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‘The biggest challenge is how to reskill people’: The risks of financial automation

  • "While tellers feared they would lose their jobs to the ATM, the actuality was an increase in employed bank tellers."
  • "The biggest challenge is not necessarily going to be an immediate job disruption but the evolution and change in nature of roles over time."
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‘The biggest challenge is how to reskill people’: The risks of financial automation

Though it’s clear automation will change financial services, it’s not always clear how.

After all, the automated teller machine was arguably the last real innovation that took place in banking. But there are many more, behind-the-scenes processes that can be automated for greater efficiency and cost savings in product control, management reporting, account opening processes and data access initiatives — among many other things.

The ATM is a good example of how exaggerated the threat of new technology can be. It has reduced the number of available teller jobs, and yet banks say tellers are still one of the most important parts of its retail business — their roles are just evolving. Last year Citigroup warned that some 30 percent of bank jobs could be lost between 2015 and 2025 due to retail banking automation. On Wednesday, Deutsche Bank CEO John Cryan said a “big number” of employees will eventually lose their jobs to technology.

We asked financial services executives if the risks of automation in financial services have been exaggerated. Here’s what they said.

Keri Gohman, president, Xero Americas
A lot of people fear machines and applications will take over jobs that before needed human intelligence but that’s not the case. As areas like post-trade processing are automated, bankers can shift their focus to higher-value work like research, brainstorming new ideas and building client relationships. I recently listened to a TED Talk by David Autor, where he discussed what happened when the ATM was first introduced and I think it lends well to what’s currently happening. While tellers feared they would lose their jobs to the ATM, the actuality was an increase in employed bank tellers. The ATM made it cheaper to open bank branches, and in the 45 years since the launch of the ATM, the number of bank teller jobs have doubled and the number of bank branches has increased by 40 percent over the same period.

Kevin Kroen, partner, PwC Financial Services Advisory
I do not think it’s overrated. Financial services institutions are searching for ways to increase their productivity due to an environment where there is relatively low growth across product markets. Automation is being used as the major lever at firms that have exhausted other levers, like location and sourcing strategy. Automation will have a lot of impact; the one caveat I would embed is it will create a lot of new interesting jobs. The biggest challenge is not necessarily going to be an immediate job disruption but the evolution and change in nature of roles over time. A lot of our clients are dealing with how to position this future career path and how to move new hires out of college through the ranks — it’s not necessarily going to be through purely operations roles subject to automation, but through more analytical, thought leader type roles created in the future. The biggest challenge is identifying how to reskill people for those paths.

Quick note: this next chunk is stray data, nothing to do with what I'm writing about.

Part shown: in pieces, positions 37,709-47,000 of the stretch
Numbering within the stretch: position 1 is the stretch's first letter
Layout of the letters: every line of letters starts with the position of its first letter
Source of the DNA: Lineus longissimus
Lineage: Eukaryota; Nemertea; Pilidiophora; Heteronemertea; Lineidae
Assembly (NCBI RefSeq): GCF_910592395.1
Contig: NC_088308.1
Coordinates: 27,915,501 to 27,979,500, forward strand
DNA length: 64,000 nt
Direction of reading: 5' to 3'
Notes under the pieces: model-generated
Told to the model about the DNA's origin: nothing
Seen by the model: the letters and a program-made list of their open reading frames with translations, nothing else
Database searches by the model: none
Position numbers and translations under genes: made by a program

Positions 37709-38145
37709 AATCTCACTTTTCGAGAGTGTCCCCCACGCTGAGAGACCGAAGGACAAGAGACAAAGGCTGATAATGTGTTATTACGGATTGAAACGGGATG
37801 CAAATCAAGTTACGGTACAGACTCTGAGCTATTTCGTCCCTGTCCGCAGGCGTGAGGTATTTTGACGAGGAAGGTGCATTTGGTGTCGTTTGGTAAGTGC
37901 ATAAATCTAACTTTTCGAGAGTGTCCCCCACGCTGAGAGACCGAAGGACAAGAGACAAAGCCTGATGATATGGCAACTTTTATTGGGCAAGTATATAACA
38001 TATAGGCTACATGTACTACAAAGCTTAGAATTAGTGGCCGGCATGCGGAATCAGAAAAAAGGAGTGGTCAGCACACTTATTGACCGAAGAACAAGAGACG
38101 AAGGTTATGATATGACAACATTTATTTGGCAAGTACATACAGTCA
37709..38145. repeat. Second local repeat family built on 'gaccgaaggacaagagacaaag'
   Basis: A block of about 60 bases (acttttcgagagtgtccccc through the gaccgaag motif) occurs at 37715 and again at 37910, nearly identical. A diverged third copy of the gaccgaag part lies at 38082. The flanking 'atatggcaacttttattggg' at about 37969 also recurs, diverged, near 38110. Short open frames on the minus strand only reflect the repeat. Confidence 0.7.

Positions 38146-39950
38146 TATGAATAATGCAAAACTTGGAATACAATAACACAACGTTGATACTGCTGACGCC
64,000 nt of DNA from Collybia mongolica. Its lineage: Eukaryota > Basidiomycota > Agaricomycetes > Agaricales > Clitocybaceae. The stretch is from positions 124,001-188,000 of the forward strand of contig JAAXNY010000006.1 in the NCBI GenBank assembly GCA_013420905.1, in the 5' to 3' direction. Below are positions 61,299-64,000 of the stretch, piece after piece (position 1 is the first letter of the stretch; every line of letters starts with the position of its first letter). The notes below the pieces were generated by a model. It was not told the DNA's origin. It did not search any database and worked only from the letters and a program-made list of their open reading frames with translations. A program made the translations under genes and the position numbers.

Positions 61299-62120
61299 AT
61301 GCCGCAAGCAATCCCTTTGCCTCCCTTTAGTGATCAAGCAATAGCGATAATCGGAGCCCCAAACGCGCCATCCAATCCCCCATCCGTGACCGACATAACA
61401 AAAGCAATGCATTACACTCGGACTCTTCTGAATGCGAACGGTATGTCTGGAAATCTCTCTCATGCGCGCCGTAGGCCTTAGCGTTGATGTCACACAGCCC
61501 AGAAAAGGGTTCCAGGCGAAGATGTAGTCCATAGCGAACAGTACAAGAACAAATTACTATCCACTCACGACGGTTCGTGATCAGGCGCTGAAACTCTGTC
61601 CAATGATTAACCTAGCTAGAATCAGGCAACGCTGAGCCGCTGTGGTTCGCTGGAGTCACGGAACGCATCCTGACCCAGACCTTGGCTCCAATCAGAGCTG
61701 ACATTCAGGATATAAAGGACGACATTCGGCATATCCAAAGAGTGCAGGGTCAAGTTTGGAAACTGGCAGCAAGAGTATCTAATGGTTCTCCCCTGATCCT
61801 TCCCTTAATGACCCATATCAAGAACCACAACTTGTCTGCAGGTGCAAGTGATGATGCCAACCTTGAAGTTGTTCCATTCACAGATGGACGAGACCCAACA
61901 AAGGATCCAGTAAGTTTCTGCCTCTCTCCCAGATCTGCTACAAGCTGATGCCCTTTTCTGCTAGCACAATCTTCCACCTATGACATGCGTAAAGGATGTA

Jane Barratt, CEO, Goldbean
In the investment space specifically, automation has great benefits, as well as risks. But so does investing through an advisor — hello Bernie Madoff! The question is whether investors understand the risks involved in the strategy they employ. Given there’s yet to be a downmarket in this increasingly automated environment, it’s possible that the risks have been underrated in terms of people’s ability to react to market changes.

Jeffrey Brown, global banking and consulting leader, Genpact
Many banks are overly focused on the technology aspects associated with automation, whereas the human side is equally, if not more, important. Banks’ focus should be less about the tech, and more about how to address important organizational and culture changes. Banks need to consider how automation changes the nature of work for their human employees, and the different forms of operational risk that automation creates.

Jason Bettinger, global director of consumer industries, Cisco Industry Solutions Group 
I don’t think the risk of automation has been over or underrated, but it should be viewed as a necessary risk that financial services firms need to manage. The risk of not automating means being left behind. Automation is also a highly effective way to manage risk, so the benefits far outweigh any additional risks that need to be managed.  It requires replacing or overhauling a company’s legacy technology, which can be an overwhelming, and costly exercise, but the financial services industry doesn’t have much choice or time to make this happen.

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